Sorry, but in my opinion this endeavour is unlikely to be successful. The techniques are quite different by their underlying principles. This is, at least in part, why chemists working in (especially, but not limited to) organic sythesis use these and additional ones to get a sufficiently "rounded picture" about the substances analyzed, putting the information each technique provides together.
- mass spectroscopy typically relies on fragmenting the molecules in question, and then separates these then charged fragments by their mass/charge ratio. There are techniques keeping the molecules almost intact (softer ionization techniques, used for example in MS-mapping of tissues), and others (electon impact ionization) where the molecules are intentionally shattered into many differently sized fragments. Depending on the ionization technique applied, the eventually intensity of these individual signals will vary. And if the molecules of interest are embedded in a matrix (e.g., a serum, a tissue), identification of this molecules by MS becomes even more complex.
- NMR spectroscopy typically characterizes probes soluted, keeping the molecules of interest (smaller ones, or large proteins) basically intact, without fragmentation. You basically probe your sample for specific atoms of a kind (isotopes) and their nearest chemical environment. Yet the NMR spectrum of a given sample -- say of an amino acid (building block for proteins) -- already looks differently for scrutinizing the either peripheral hydrogens, the backbone of carbon atoms, or nitrogens.
I think a few pictures may provide a glimpse about the complexity here. For a fairly simple molecule like acetophenone, given the molecular structure is known, a sketcher like Chemdoodle may compute within a blink of an eye an estimate how the NMR spectrum either about the hydrogens, or about the carbon atoms will look like. This is possible because the underlying physical principles are known. In addition, there are very many similar compounds analyzed successfully by NMR, allowing (fine tuning) of details in the spectra simulated, e.g. where to expect the signals to appear. Regarding MS, a conservative approach is to predict only the peak(s) that by theory should appear without change of the molecule in terms of its mass. In other words, without fragmentation. Hence Chemdoodle's estimation is this:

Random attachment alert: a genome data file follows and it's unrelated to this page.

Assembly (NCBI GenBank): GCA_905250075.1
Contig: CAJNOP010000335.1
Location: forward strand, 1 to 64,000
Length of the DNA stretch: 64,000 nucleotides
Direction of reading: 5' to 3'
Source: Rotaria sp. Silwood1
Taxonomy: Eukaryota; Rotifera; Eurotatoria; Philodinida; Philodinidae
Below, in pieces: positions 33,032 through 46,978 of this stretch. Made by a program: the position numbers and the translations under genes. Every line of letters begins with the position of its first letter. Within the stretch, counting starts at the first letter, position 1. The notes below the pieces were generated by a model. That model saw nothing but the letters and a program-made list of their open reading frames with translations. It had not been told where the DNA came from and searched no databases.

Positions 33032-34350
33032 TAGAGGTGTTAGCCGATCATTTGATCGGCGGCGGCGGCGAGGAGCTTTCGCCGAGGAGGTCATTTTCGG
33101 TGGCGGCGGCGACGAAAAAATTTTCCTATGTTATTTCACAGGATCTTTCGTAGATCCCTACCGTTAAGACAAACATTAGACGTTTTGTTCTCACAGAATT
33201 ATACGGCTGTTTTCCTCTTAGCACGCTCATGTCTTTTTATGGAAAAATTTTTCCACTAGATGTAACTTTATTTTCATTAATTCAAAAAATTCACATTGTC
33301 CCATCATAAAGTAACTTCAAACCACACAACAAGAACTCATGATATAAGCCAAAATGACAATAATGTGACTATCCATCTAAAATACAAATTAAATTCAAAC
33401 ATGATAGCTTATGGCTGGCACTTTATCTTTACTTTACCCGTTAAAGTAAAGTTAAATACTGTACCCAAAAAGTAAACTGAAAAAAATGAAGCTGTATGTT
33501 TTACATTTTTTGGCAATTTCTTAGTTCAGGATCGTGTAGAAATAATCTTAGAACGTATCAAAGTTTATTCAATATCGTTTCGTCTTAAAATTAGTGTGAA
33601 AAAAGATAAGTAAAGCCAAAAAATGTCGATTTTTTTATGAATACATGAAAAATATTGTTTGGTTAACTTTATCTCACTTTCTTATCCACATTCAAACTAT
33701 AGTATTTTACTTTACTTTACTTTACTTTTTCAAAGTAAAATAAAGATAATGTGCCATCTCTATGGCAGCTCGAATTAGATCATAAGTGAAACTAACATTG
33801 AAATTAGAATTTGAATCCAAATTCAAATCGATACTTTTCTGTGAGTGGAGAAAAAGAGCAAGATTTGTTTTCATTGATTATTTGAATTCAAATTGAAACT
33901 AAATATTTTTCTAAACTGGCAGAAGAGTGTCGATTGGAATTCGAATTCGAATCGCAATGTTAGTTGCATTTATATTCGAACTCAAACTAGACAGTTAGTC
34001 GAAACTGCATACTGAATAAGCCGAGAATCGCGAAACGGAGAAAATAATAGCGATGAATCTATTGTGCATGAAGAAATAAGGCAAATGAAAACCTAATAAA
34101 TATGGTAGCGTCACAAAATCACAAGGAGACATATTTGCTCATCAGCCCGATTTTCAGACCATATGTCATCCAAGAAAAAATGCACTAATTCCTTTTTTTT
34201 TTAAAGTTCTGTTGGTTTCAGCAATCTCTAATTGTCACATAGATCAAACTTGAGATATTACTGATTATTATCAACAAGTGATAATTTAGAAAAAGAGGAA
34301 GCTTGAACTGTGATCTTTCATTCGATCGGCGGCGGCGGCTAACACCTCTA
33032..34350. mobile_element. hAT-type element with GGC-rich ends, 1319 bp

(accessed demo page)
There are equally projects to simulate MS spectra, like CFM-ID. Under the menu Utilities -> Spectra Simulation, you have the possibilty to try out different modi of ionization (shortcut). Acetophenone's structure, expressed in a machine-readable Smiles code is
Then, just choosing ESI mode about positive ions, without considering adducts, the three MS spectra simulated by CFM-ID of actephenone, in increasing hardness of ionization are these:
As you see, not only the presence / absence of the signals changes in function of the probability to record certain fragments of a specific mass/charge ratio (m/z), their relative intensity equally is affected by changing the parameters of ionization.
(Hovering the mouse over the streaks allows you to display the suggested fragments responsible for the signals in these simulations. Because of the special conditions in a mass spectrometer, unstable specis you wouldn't be able to store in a shelf may be seen, too.)